The init method is used like a constructor, but it ditches any ambiguity between __construct() and class MyPlugin { function MyPlugin() {} }. Could you use __construct() in any of my examples throughout instead of init() now that we are all in PHP5 syntax heaven? Probably. However, we don’t really want to use either, because we don’t want to give anyone the impression that our plugin classes can be called at will. In almost every situation, plugin classes should only be called once, and this rule should be enforced in code. I’ll show you how.

The Singleton Pattern

The Singleton Pattern is one of the GoF (Gang of Four) Patterns. This particular pattern provides a method for limiting the number of instances of an object to just one.

class MySingletonClass {
    private static $instance;
    private function __construct() {}
    public static function get_instance() {
        if ( !isset( self::$instance ) )
            self::$instance = new MySingletonClass();

        return self::$instance;


Why do we care about limiting the number of instances to one? Think about a class that encapsulates code used to connect to a database. If the database connection is made in the constructor, we should share that connection across all instances of the class, we shouldn’t try to open a connection every time we need to make a SQL query.

For WordPress plugin classes, we want to store all of our actions and filters in a constructor or a class’s init() method. We don’t want to register those filters and actions more than once. We also don’t need or want multiple instances of our plugin class. This makes a plugin class a perfect candidate to implement the Singleton pattern.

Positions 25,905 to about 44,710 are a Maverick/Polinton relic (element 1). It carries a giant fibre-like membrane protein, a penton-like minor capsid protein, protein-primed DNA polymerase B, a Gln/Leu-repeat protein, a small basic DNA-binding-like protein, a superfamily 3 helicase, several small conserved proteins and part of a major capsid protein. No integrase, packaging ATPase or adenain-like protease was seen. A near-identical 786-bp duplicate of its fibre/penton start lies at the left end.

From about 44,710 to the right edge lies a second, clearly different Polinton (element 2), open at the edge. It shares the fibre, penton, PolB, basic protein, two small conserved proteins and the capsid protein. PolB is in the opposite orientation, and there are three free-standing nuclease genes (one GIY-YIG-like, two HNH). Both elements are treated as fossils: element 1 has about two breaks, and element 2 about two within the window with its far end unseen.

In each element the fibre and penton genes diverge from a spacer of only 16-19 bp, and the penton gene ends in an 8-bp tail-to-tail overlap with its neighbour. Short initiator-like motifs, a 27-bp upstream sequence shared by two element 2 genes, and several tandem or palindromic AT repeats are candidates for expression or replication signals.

class MyUniquePlugin {
    private static $instance;
    private function __construct() {}
    public static function get_instance() {
        if ( !isset( self::$instance ) ) {
            $c = __CLASS__;
            self::$instance = new $c();

        return self::$instance;

    function init() {
        add_filter( 'the_content', array( $this, 'alter_the_content' ) );
        add_filter( 'the_content', array( $this, 'red' ) );
        add_filter( 'the_content', array( $this, 'green' ) );
        add_filter( 'the_content', array( $this, 'blue' ) );

    function alter_the_content() { ... }
    function red() { ... }
    function green() { ... }
    function blue() { ... }


// or, store the value of the class invocation
// to call public methods later
$my_plugin = MyUniquePlugin::get_instance();

Ok, so great, we implemented Singleton and limited our plugin to only one instance. We want to do this for all of our plugins, but it would be great if there was a way to not repeat code in every plugin, namely all of the class members / methods needed to implement Singleton:

    private static $instance;
    private function __construct() {}
    public static function get_instance() {
        if ( !isset( self::$instance ) ) {
            $c = __CLASS__;
            self::$instance = new $c();

        return self::$instance;

To do so, we are going to need a base or intermediate class that can be extended. Here is a base class, but we have a few problems:

class BaseSingleton {
    // this won't work, since $instance will get overwritten
    // every time BaseSingleton is instantiated by a sub-class
    private static $instance;

    // this won't work, because the child class
    // needs to be able to call parent::__construct,
    // meaning the parent constructor has to be as visible
    // as the child - the child has to have >= visibility
    private function __construct() {}

    public static function get_instance() {
        if ( !isset( self::$instance ) ) {
            // this won't work, because __CLASS__ refers
            // to BaseSingleton,
            // not the class extending it at runtime
            $c = __CLASS__;
            self::$instance = new $c();

        return self::$instance;

Let’s try to fix is:

class BaseSingleton {
    // store __CLASS__ = (instance of class) as key => value pairs
    private static $instance = array();

    // let the extending class call the constructor